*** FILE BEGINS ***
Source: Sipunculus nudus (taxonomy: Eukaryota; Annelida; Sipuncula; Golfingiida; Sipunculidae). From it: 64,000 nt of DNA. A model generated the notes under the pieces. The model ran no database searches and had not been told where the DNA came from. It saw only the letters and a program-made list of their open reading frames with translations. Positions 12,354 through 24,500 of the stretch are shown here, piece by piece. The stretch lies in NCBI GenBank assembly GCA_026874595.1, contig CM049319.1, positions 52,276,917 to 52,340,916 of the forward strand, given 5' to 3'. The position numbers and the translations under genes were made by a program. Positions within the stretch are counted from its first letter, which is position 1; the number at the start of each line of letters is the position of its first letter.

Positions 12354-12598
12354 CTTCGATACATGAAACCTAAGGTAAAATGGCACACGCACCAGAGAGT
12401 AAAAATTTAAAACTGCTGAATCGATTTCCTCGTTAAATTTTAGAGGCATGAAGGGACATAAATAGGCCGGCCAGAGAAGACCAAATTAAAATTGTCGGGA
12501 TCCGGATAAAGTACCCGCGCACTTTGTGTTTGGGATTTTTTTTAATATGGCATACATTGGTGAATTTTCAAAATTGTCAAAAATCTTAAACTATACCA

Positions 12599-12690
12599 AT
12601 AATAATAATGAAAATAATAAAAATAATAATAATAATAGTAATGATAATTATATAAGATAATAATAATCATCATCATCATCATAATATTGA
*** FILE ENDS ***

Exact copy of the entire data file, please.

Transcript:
Source: Sipunculus nudus (taxonomy: Eukaryota; Annelida; Sipuncula; Golfingiida; Sipunculidae). From it: 64,000 nt of DNA. A model generated the notes under the pieces. The model ran no database searches and had not been told where the DNA came from. It saw only the letters and a program-made list of their open reading frames with translations. Positions 12,354 through 24,500 of the stretch are shown here, piece by piece. The stretch lies in NCBI GenBank assembly GCA_026874595.1, contig CM049319.1, positions 52,276,917 to 52,340,916 of the forward strand, given 5' to 3'. The position numbers and the translations under genes were made by a program. Positions within the stretch are counted from its first letter, which is position 1; the number at the start of each line of letters is the position of its first letter.

Positions 12354-12598
12354 CTTCGATACATGAAACCTAAGGTAAAATGGCACACGCACCAGAGAGT
12401 AAAAATTTAAAACTGCTGAATCGATTTCCTCGTTAAATTTTAGAGGCATGAAGGGACATAAATAGGCCGGCCAGAGAAGACCAAATTAAAATTGTCGGGA
12501 TCCGGATAAAGTACCCGCGCACTTTGTGTTTGGGATTTTTTTTAATATGGCATACATTGGTGAATTTTCAAAATTGTCAAAAATCTTAAACTATACCA

Positions 12599-12690
12599 AT
12601 AATAATAATGAAAATAATAAAAATAATAATAATAATAGTAATGATAATTATATAAGATAATAATAATCATCATCATCATCATAATATTGA